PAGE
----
Stack Overflow is a community of 4.7 million programmers, just like you, helping each other.

Join them; it only takes a minute:

Sign up
Join the Stack Overflow community to:
  1. Ask programming questions
  2. Answer and help your peers
  3. Get recognized for your expertise
void decimal2binary(char *decimal, char *binary) {   
    //method information goes here    
}

This is the main

int main(int argc, char **argv) {

char *data[100];
if (argc != 4) {
    printf("invalid number of arguments\n");
    return 1;
}
if (strcmp(argv[1] , "-d")) {

    if (strcmp(argv[3] , "-b")) {
        decimal2binary(temp, data);
    }
    }
}

Now I get this error

     warning: passing argument 2 of ‘decimal2binary’ from incompatible pointer type [enabled by default]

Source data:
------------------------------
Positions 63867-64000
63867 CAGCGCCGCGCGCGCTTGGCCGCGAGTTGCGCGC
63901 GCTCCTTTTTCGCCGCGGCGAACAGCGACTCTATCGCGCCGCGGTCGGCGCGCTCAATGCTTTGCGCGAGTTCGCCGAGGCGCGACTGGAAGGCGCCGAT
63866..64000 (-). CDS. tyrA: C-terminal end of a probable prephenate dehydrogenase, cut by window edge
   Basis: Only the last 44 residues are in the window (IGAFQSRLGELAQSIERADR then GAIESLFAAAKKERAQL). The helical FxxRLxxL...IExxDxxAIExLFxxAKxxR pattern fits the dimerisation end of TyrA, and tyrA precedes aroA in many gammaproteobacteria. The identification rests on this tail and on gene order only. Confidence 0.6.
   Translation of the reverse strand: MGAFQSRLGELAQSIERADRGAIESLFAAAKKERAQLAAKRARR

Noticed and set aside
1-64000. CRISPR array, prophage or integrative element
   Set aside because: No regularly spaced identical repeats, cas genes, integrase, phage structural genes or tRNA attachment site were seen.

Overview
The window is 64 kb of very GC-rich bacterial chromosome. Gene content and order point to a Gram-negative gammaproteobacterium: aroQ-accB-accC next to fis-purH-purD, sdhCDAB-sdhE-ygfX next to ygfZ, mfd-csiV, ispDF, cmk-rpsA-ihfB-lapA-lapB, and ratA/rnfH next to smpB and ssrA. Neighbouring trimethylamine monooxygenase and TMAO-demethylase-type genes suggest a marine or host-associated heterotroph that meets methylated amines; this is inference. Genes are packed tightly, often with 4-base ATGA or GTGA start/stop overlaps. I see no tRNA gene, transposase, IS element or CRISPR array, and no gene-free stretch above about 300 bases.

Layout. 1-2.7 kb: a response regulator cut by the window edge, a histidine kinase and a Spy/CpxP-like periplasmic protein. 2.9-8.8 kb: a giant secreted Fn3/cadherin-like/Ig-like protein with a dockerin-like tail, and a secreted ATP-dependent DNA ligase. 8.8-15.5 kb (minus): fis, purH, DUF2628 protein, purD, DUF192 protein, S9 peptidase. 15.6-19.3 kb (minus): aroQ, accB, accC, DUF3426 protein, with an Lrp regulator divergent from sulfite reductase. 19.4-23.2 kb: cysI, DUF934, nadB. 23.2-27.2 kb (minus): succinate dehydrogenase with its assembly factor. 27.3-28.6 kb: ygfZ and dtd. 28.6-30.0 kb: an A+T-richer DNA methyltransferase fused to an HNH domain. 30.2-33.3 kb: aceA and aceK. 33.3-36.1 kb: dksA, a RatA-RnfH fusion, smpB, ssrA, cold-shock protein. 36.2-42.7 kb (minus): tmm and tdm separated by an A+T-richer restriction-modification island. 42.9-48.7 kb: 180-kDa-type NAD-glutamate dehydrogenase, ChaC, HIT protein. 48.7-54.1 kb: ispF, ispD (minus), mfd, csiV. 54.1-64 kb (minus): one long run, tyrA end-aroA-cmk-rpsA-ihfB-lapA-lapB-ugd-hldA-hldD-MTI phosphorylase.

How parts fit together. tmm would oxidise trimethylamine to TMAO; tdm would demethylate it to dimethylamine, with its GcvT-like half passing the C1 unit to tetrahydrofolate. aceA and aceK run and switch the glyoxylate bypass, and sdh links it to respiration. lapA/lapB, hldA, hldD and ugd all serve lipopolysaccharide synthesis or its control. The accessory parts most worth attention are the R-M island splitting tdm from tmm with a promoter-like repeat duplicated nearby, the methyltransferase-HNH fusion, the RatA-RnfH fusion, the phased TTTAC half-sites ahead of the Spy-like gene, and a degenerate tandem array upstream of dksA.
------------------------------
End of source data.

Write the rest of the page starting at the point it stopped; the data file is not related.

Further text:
note: expected ‘char *’ but argument is of type ‘char **’

So it says they are incompatable types but I have to use argv to get the data (that how i was asked) is there any other way?

share|improve this question
    
Accept the answer from Json, if it worked for you. ;) Json has given correct explaination – Vishal Oct 24 '12 at 3:14
up vote 8 down vote accepted

Change the declaration of data to simply:

char data[100];

You don't need an array of pointers to type char, which is what you've declared as your code stands right now. You simply want a byte array. I believe your confusion stems from the fact that while arrays are not pointers, they do decay into pointers to the first element of the array when passed as a function argument. So by simply saying decimal2binary(temp, data);, you are passing a pointer to the first element of data, and in this case you need that to be a pointer to a char, not a char*.

share|improve this answer
    
Oh alright that fixed my code. Thank you so much!!' – Nabmeister Oct 24 '12 at 1:18

Your Answer

 
discard

By posting your answer, you agree to the privacy policy and terms of service.

Not the answer you're looking for? Browse other questions tagged or ask your own question.